KANNAPOLIS, N.C. – There was no final straw, no outside influence, no personal trauma that led Tony Stewart to set an expiration date on his NASCAR career.
Instead, the three-time NASCAR champion simply decided enough was enough.
"I think deep down you know when it's time to do something to make a change," Stewart said Wednesday in announcing he will retire from Sprint Cup racing following the 2016 season to wrap up a storied 18-year career.
If there was any doubt Stewart was at peace with his decision, he proved otherwise with a wide smile and his self-deprecating humor during a news conference that lasted nearly an hour at Stewart-Haas Racing.
He called the decision "100 percent" his choice, said the only pressure he received was from those trying to talk him out of it, and he dismissed the idea that his personal struggles the past three years factored into his choice.
Stewart also tried to ward off any sort of retirement tour in 2016 like the one currently going for four-time series champion Jeff Gordon.
Gordon is feted at nearly every track with gifts to commemorate his career, and he visits with reporters almost week to answer questions about this farewell season. Stewart isn't interested in the same treatment.
"Let's establish this right now: I will not be coming to the media center every week to talk about it," he said. "You can save your gifts. I've got enough rocking chairs at home. I'm not really that kind of guy. I'm content to go race and be around the racing community and the racing family and be around our fans. They can just send me a note from the track president and say, 'Hey, thank you,' and that'll be sufficient for me."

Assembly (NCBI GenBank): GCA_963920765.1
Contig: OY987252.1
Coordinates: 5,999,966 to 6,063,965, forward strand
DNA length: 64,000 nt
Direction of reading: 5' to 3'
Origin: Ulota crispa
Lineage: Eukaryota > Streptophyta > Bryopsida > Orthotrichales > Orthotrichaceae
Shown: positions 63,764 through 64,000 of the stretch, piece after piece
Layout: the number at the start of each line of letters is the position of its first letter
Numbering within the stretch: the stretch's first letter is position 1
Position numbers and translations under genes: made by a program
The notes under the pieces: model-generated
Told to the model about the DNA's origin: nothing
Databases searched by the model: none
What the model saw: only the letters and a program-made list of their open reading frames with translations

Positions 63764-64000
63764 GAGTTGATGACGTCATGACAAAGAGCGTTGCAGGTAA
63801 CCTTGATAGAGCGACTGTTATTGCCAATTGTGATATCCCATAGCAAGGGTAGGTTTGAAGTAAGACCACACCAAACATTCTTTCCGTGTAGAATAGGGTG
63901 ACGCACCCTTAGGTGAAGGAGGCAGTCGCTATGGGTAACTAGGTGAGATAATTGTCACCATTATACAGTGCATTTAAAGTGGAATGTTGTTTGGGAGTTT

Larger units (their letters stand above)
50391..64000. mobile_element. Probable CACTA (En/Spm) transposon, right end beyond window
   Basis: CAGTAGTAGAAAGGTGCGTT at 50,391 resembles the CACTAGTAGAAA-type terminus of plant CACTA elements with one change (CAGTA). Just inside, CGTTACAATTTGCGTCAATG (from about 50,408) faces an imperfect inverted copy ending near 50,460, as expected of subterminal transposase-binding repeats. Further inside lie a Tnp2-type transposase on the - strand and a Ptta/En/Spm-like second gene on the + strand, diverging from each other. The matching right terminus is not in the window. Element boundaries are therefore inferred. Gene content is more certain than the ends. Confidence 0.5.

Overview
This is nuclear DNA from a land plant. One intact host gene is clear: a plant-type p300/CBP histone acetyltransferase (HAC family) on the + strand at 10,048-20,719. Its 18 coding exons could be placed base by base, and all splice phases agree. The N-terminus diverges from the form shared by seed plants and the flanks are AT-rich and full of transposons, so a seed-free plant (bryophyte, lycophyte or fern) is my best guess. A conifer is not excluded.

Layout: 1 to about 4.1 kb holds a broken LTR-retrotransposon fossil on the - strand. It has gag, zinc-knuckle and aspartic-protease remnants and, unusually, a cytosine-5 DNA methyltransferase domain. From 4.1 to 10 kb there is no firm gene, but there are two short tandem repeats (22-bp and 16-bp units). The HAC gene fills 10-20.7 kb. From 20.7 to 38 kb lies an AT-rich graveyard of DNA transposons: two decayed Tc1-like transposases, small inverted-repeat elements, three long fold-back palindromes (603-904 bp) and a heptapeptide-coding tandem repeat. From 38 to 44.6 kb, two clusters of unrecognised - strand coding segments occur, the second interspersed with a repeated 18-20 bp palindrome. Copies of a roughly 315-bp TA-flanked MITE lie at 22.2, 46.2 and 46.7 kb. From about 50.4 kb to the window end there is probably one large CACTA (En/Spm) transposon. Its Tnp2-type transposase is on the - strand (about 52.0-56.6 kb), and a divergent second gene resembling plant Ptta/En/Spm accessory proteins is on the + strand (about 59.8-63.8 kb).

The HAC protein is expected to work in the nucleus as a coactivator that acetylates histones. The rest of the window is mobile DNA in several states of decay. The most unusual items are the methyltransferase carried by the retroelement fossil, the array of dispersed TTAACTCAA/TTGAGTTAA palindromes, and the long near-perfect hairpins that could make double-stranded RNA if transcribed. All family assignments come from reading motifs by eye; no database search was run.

Stewart, who deeply loves dirt track racing, isn't getting out of the car for good, though. He said he will still race in some capacity after 2016, and with a soft smile answered, "Maybe. Probably," when asked if he'll get back into a sprint car. Stewart has not raced a sprint car since August 2014, when his car struck and killed a young racer, Kevin Ward Jr., at a dirt track in upstate New York.
His planned departure is not a surprise. Stewart will be 45 next season, he hasn't won a race in over two years and has been privately working on finding a successor for the No. 14 Chevrolet all year.
Clint Bowyer, released from his contract with Michael Waltrip Racing because the team is folding at the end of the season, will replace Stewart in 2017. Bowyer has been looking for a one-year deal while Stewart runs his 18th and final Cup season. SHR also fields cars for reigning series champion Kevin Harvick, Kurt Busch and Danica Patrick.
The past three years have been trying for Stewart. The fatal incident with Ward last year took a toll on him and he still faces a wrongful death suit from Ward's family. He missed the final third of the 2013 season because of a broken leg suffered in a sprint car crash.
He is 25th in the points standings and failed to qualify for the Chase for the Sprint Cup championship for the third consecutive year.
Eddie Gossage, president of Texas Motor Speedway and a close friend of Stewart's, said: "I think he always viewed Cup racing as a job that helped him fulfill his passion for racing on dirt tracks, running world-famous Eldora Speedway or owning the All Star Circuit of Champions Sprint Car Series," Gossage said. "I don't know anybody that loves racing more. He's a sure-fire, first ballot shoo-in for the NASCAR Hall of Fame."